Jacket potatoes as they are called in the UK are a big thing, and Bonfire Night is probably the source, although potatoes have been roasted forever in the embers of fires. There is a taste that is so exquisite!  There are baked potato carts, this one is in York....




and whole restaurants with all the various toppings....like tuna mayonnaise, prawn mayonnaise, baked beans, curry, you name it! 
We took a young friend with us to England in 2001 which was a gift to her from her parents as a graduation present, because she had been a pen friend, or pen pal to a niece of ours whom we were taking her to see. Amy was a vegetarian, and quite concerned about what she was going to eat. It was her first time out of the USA. But when we got to our London hotel for a night before heading up to the Cotswolds for a few days on our way to the family in Erdington in the Midlands, she was thrilled and relieved when we pointed out a Jacket Potato restaurant just around the corner where we often ate. 




The potatoes come out of the fire in their foil containers which keep the moisture in to steam bake them and keep them from burning and being too sooty. The foil is then peeled and the potato is eaten with a bit of butter when it is cool enough.  In honor of this...guess what we're having for dinner tonight! A favorite quick meal for us...a jacket potato with baked beans and cheese...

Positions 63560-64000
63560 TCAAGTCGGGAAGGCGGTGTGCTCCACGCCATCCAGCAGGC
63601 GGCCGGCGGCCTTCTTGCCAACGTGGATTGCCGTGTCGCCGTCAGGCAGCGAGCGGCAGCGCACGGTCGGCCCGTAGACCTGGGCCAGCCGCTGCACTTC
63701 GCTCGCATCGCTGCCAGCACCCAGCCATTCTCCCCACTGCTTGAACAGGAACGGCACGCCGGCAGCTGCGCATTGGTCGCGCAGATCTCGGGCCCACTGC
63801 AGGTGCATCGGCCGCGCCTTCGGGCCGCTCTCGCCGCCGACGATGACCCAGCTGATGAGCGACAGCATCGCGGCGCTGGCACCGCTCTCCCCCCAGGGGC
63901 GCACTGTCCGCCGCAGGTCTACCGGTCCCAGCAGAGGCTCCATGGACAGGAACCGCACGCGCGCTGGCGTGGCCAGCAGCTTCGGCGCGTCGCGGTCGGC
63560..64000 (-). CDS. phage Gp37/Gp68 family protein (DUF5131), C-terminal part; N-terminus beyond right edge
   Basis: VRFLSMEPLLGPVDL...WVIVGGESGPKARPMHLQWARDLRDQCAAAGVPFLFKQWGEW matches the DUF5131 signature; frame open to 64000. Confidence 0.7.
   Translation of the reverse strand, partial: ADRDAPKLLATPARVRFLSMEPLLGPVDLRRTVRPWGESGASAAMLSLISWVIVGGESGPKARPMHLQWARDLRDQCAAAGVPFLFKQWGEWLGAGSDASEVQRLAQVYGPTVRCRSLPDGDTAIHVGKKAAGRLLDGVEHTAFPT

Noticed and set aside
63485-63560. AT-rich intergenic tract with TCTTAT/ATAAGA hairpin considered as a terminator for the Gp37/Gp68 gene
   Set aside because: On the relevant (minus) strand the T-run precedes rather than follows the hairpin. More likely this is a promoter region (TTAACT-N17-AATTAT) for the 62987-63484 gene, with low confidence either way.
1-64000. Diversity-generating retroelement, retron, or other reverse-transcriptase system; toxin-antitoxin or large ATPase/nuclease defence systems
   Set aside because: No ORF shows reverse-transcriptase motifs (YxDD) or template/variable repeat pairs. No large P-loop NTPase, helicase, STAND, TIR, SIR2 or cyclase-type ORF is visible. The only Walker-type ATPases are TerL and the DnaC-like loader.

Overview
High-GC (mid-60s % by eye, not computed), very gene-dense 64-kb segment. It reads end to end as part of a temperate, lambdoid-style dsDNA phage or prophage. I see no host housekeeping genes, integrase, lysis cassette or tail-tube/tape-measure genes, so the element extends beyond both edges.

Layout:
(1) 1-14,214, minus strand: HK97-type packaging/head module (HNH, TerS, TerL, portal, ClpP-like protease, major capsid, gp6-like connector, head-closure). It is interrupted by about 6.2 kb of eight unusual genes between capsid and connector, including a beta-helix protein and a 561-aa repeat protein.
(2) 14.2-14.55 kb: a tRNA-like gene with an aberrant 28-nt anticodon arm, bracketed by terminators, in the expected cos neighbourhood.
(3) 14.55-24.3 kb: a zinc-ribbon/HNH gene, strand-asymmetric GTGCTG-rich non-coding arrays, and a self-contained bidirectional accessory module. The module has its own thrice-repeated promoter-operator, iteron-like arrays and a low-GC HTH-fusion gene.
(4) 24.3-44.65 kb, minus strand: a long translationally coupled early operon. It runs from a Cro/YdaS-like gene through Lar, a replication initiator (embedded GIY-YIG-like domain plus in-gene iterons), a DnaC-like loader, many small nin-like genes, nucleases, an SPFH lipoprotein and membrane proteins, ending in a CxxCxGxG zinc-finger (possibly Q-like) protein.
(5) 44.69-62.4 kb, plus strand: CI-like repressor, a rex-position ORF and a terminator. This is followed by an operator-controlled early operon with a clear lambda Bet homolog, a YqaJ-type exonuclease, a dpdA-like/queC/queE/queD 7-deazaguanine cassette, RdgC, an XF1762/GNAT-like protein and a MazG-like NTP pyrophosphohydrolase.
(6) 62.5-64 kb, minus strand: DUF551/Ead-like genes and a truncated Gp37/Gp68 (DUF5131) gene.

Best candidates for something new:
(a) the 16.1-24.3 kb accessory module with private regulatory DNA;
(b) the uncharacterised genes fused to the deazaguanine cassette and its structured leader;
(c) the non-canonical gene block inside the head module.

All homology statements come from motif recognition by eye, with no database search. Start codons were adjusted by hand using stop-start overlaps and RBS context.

The poem commemorating Guy Fawkes is often read and even presented as a song....


Remember, remember, the 5th of November
The gunpowder, treason and plot;
I know of no reason why gunpowder treason
Should ever be forgot.

Guy Fakes, Guy Fawkes


'Twas his intent,
to blow up the king and the Parliament.
Three score barrels of powder below
poor old England to overthrow.
By God's providence he was catch'd
with a dark lantern and burning match.

Holloa boys, holloa boys, let the bells ring.
Holloa boys, holloa boys, God save the King!

Hip, hip hoorah!
Hip, hip Hoorah!



Hope your evening is full of fun and goodies...but don't get burnt!



But I was reminded of a treat I haven't thought of for a few years...Yorkshire Parkin...which is also a traditional Bonfire Night treat...
The photo above and the recipe are from The English Kitchen Blog. It is similar to my family recipe so will be delicious! A sort of sticky gingerbread-type bread that keeps really well. For the recipe and info from The English Kitchen blog, click this link:



Parkin and Yorkshire Tea on Sadler chintz china...lovely!


So I hope you can join me on Tuesday, November 7th for my tea related meme linky 
Tuesday Cuppa Tea!





2 comments:

  1. Thank you for the history lesson on Guy Fawkes, Ruth. That all is new to me! The parkin sounds delicious with a cup of tea. I think I remember Jean, from Delightful Repast, posting a recipe for parkin, not too long ago.

    ReplyDelete
  2. I've heard of Guy Fawkes before, but wasn't familiar with its history. Thank you for enlightening us. Now I'm craving a baked potato...

    ReplyDelete